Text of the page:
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Alignment of Benefits and Corporate Governance Issues

Cite this article as: Jason Mance Gordon, "Alignment of Benefits and Corporate Governance Issues," in The Business Professor, updated January 13, 2015, last accessed March 29, 2020, https://thebusinessprofessor.com/knowledge-base/alignment-of-benefits-and-corporate-governance-issues/.
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Alignment of Benefits and Corporate Governance Issues
This video explains how manager compensation and benefits creates corporate governance issues.



How does the alignment of benefits and interests cause corporate governance issues?

Officers, directors, and shareholders often have competing interests as stakeholders of the corporation. Examples of such conflicts are as follows:

•    Officer-Directors – The board of directors is charged with hiring the chief executive officer (and potentially other executives). An inherent conflict exists when the CEO is also a director of the corporation. This conflict is especially evident when the CEO is chairman of the board or a large shareholder. The responsibilities and interests inherent in each of these roles often times conflict.

⁃    Example: Mark is CEO and a director of ABC Corp. He receives several million dollars per year in compensation for his role as CEO. When the corporation receives an offer from a hostile takeover, he opposes the sale of the corporation because he will lose his job. Even though he is charged as director with representing the best interests of shareholders, he votes his personal interest in opposing the merger.

•    Officer-Director Compensation – The board of directors is charged with hiring and approving the compensation of officers. Further, members of the board set the compensation of other board members. Compensation for these individuals is generally a mixture of money and stock (or stock options). Executives commonly receive bonuses based upon short-term corporate performance. Incentivizing officers and directors in this fashion often creates incentives toward short-term profits, rather than long-term performance. Further, in the current corporate structure, the selection of a CEO is often influenced by the controlling shareholder(s). In turn, the CEO often influences the selection of director candidates. This reality is much of what SOX and Dodd-Frank seeks to remedy.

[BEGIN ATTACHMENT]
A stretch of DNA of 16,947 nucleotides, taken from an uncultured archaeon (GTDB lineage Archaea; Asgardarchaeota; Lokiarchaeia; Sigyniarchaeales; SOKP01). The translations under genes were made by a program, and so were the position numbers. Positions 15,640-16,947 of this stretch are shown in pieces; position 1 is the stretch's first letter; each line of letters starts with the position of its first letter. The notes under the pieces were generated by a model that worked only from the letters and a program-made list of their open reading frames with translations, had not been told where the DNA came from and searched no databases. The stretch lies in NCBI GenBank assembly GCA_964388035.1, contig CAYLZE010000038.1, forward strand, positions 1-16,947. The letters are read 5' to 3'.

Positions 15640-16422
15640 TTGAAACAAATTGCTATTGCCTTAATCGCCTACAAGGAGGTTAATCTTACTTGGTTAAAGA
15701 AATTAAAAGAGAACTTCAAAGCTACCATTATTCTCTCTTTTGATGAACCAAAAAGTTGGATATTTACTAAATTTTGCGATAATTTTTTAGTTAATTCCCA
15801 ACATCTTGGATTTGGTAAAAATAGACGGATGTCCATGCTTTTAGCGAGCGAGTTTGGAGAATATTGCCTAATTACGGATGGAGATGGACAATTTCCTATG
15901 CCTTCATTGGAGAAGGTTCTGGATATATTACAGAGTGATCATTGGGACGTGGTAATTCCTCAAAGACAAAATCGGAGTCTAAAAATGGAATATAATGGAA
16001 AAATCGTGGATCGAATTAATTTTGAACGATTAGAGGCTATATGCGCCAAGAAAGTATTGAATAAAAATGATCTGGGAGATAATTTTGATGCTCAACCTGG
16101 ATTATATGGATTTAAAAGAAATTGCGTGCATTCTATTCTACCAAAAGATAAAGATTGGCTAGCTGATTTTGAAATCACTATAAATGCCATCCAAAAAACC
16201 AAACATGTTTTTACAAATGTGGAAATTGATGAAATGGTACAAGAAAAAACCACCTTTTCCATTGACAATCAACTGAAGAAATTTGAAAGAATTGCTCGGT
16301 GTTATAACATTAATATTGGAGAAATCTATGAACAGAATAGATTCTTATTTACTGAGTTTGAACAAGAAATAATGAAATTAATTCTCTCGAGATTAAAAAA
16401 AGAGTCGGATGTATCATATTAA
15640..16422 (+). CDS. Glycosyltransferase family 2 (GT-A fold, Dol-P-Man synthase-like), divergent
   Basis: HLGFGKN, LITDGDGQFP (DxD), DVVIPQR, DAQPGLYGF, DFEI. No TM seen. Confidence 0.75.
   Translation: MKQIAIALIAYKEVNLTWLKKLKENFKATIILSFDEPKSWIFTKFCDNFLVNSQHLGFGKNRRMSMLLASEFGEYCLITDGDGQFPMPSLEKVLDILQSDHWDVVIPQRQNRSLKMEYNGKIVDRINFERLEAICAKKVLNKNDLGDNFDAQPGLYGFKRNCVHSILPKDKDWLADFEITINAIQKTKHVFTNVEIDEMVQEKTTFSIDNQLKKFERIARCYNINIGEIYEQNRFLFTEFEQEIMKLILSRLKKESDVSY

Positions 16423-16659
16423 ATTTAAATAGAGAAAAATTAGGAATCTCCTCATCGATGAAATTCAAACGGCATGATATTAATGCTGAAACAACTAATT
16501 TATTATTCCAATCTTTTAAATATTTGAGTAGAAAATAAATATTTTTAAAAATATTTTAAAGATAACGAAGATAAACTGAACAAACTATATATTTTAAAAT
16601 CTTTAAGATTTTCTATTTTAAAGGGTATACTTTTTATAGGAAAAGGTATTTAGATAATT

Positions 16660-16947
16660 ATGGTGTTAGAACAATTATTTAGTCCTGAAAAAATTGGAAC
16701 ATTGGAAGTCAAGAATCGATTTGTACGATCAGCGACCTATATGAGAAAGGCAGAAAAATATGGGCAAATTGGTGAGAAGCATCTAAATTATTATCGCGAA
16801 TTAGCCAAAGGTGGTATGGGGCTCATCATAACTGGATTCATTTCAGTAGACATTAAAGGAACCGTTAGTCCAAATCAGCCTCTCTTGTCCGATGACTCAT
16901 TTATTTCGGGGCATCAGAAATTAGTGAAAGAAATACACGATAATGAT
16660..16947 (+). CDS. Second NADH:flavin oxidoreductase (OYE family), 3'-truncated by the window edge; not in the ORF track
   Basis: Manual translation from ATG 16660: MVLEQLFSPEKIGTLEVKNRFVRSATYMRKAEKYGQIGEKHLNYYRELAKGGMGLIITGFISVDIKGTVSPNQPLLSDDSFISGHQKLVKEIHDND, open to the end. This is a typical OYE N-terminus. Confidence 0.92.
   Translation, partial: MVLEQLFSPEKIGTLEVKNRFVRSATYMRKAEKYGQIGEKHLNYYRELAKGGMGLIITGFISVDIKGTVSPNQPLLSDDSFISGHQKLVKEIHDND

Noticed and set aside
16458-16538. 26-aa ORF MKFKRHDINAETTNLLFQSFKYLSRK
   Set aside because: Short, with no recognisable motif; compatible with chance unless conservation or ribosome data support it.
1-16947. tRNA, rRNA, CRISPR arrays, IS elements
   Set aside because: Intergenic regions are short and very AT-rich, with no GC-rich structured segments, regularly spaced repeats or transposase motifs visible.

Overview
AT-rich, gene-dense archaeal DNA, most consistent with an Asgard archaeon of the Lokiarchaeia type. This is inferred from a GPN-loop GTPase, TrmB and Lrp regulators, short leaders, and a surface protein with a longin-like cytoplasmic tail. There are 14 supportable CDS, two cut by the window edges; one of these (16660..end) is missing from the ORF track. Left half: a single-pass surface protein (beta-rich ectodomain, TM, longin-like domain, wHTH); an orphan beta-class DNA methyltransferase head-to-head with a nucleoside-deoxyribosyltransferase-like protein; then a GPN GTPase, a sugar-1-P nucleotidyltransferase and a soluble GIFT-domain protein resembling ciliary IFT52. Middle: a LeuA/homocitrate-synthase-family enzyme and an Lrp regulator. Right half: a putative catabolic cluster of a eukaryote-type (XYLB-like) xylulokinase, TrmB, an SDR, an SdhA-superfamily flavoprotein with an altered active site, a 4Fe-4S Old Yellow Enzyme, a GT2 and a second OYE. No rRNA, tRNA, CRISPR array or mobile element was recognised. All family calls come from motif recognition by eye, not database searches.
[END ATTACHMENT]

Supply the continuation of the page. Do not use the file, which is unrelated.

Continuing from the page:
⁃    Example: Dillon is CEO and director of a corporation. He is on the nomination committee, which proposes the names of directors for election to the board. Directors receive extensive benefits and membership on the board is highly desirable. He makes it known to all nominees that he supports that he expects to remain as CEO. When it is time to appoint a CEO and select a compensation package, the directors that Dillon nominated support Dillon and propose and very lucrative compensation package.

•    Improper Relationships – Officers and directors owe fiduciary duties to the corporation. Particularly, officers and directors owe a duty of loyalty. That is, they cannot usurp corporate opportunities or seek personal gain at the expense of the corporation. Officers and directors are in control of extensive corporate assets and resources. This environment lends itself to the improper receipt of benefits by these individuals.

⁃    Examples: Common examples of improper relationships may include: close personal relationships between officers and directors, personal loans from the corporation to officers or directors, improper use of corporate assets, misallocation of corporate funds, corporate donations to political activities, etc.

•    Discussion: Do you believe that the alignment of benefits can create conflicts of interest in the corporation? Why or why not? How do you feel about individuals holding multiple stakeholder positions within the corporation? Does this implicate the duty of loyalty? Why or why not?

•    Practice Question: Tammy is a major shareholder, chairman (director), and CEO of ABC Corp. Can you provide examples of the types of incentives that may conflict in each of her roles?

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